Dad at the Parade


We sat on the curb. Dad, my older brother and, of course, I. It was the part of the parade when the politicians walk by waving, and people watching pretend that they care. The marching bands were next. Their beats, bombastic and driving, always got my legs wiggling, my toes tapping.

“Ya know,” Dad said to us. His words spoken slowly and cryptically, as was his usual manner. “He cut off the natives’ noses and ears… ya know that, don’t ya?”

My brother, being smarter and cleverer than I, nodded his head. “Yeah, him?” He pointed up to the banner hanging over the passing parade. On it, the famous portrait of the Explorer.

Dad smirked. “Yep.” He pulled my ear, then my nose. “If you didn’t give him riches – gold and more gold – the rotter chopped off your ears… or nose.” Dad flicked my brother’s nostril. “Maybe both if he was feeling particularly devilish.”

The idea of someone cutting away parts of my body sent chills into my bones.

And the October sun beamed on and warmed the parade route.

As waves of shivers lingered under my flesh, Dad gripped my hand. He ran his index finger along my wrist.

“The next time you run into him,” Dad spoke into my still-there ear, “that next time… still no gold to give up?”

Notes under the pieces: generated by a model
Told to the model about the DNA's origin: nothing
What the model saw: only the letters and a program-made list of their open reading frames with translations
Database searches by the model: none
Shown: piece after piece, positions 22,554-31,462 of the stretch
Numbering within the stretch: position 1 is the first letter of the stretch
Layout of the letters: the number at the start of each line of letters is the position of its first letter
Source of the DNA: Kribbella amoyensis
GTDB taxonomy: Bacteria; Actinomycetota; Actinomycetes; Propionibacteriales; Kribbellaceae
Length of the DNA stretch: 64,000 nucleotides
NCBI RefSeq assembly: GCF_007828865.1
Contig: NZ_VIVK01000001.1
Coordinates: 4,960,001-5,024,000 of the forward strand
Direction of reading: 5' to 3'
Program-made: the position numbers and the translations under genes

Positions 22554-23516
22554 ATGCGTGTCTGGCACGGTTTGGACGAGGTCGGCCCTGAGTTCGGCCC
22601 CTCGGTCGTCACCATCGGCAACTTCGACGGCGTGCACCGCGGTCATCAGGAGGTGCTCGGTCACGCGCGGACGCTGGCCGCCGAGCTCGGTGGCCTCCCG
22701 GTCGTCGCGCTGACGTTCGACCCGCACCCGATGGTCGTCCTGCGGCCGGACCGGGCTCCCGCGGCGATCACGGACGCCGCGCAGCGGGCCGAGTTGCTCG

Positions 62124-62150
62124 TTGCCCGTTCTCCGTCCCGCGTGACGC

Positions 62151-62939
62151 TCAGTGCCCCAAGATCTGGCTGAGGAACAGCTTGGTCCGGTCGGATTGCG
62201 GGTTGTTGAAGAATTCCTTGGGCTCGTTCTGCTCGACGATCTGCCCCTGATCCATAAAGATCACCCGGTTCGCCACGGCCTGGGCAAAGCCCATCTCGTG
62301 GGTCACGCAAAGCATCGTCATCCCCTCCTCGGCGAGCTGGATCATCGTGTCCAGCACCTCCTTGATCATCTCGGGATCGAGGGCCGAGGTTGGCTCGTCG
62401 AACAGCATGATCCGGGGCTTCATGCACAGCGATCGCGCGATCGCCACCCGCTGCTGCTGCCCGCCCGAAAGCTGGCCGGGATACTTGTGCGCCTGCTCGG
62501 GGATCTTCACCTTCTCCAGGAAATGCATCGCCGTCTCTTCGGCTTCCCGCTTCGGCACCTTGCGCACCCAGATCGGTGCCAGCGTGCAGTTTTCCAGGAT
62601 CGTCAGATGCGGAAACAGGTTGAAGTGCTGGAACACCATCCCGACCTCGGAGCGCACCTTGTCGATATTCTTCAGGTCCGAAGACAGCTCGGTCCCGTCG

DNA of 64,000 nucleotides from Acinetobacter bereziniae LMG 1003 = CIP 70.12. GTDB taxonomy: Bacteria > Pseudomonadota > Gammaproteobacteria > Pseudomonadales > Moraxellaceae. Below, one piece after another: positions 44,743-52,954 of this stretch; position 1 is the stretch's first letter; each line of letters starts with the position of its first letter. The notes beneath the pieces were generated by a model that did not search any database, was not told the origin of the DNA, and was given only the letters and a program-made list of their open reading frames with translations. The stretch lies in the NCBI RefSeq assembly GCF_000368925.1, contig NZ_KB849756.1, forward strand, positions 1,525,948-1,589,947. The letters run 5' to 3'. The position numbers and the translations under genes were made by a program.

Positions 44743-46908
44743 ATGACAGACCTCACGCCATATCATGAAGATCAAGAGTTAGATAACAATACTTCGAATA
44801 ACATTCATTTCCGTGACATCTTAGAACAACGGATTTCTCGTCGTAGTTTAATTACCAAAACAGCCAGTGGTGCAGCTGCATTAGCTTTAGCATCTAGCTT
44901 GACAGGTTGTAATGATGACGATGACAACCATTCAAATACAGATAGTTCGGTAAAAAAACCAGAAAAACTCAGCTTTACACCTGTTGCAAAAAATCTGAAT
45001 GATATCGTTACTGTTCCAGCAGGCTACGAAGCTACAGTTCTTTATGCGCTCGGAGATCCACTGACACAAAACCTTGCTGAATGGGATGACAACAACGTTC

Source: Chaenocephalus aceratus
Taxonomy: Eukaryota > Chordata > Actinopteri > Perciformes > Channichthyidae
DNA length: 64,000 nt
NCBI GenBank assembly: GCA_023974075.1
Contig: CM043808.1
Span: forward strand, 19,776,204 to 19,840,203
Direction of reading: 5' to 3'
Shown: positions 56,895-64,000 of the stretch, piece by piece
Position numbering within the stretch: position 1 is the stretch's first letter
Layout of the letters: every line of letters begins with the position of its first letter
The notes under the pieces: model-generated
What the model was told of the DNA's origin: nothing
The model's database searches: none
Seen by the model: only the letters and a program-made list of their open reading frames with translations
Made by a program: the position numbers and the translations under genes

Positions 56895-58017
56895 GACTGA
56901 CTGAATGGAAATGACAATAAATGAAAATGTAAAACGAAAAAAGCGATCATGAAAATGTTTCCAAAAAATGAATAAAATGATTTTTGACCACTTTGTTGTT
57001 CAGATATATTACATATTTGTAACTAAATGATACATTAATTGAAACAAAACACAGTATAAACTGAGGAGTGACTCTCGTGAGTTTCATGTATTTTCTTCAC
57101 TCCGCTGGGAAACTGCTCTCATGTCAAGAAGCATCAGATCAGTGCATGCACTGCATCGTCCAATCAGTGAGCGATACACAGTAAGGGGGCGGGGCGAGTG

I stared down at my hand, held within Dad’s tight grasp.

“Shake your head, son. When I ask, ‘Still no gold to give up?’ you shake your head in response.”

My eyes found Dad’s. My brother watched us, smiling.

Dad asked, “Still no gold to give up?” The words carried something heavy.

I shook my head.

“Then, slice!” He drew his finger across my wrist and lifted my hand into the air. “You lose your hand!”

I pulled my hand away from him, clutched it to my cold chest.

“Ah,” Dad went on. “A perfect placement for your hand! Because that’s where it shall dangle! Around your neck, laying on your chest!” He pointed his thumb toward my brother. “Your sibling here, he gives the evil menace the gold he so lustfully craves. And -” Dad slapped my brother’s chest, “he gets to wear a token around his neck… but, that expires after a while. So, you’d better pay up, boys!”

Dad laughed. The sound reached the opposite side of the street. People looked over.

He reached out and put his arms around my brother and I. Held our shoulders, then pulled us close to him.

“But,” Dad sighed, now holding our heads, “in the end, he probably just kills you anyway… gold or no gold… He’s a rotter. He’s crazy… and, oh! He kidnaps your daughters and sells them! Don’t want to leave out that detail…”

The neighboring town’s high school marching band drummed its way by us. Batons flew into the sky. Twirled in front of the Explorer’s grim face. His painted image glared down upon all of us. Wishing to take our gold, our hands, our lives.

I lifted my head from Dad’s heartbeat. “Why are we here, then?” I asked him. “What are we celebrating?” I looked to my brother. Looked to the Explorer, his deathly gaze.

Dad waved to a passing float, made up to look like an old, wooden boat. The Mayor stood atop it, dressed in a costume to resemble the Explorer.

“I don’t know, son,” he said. The mayor returned Dad’s wave. “Just enjoy the parade.”


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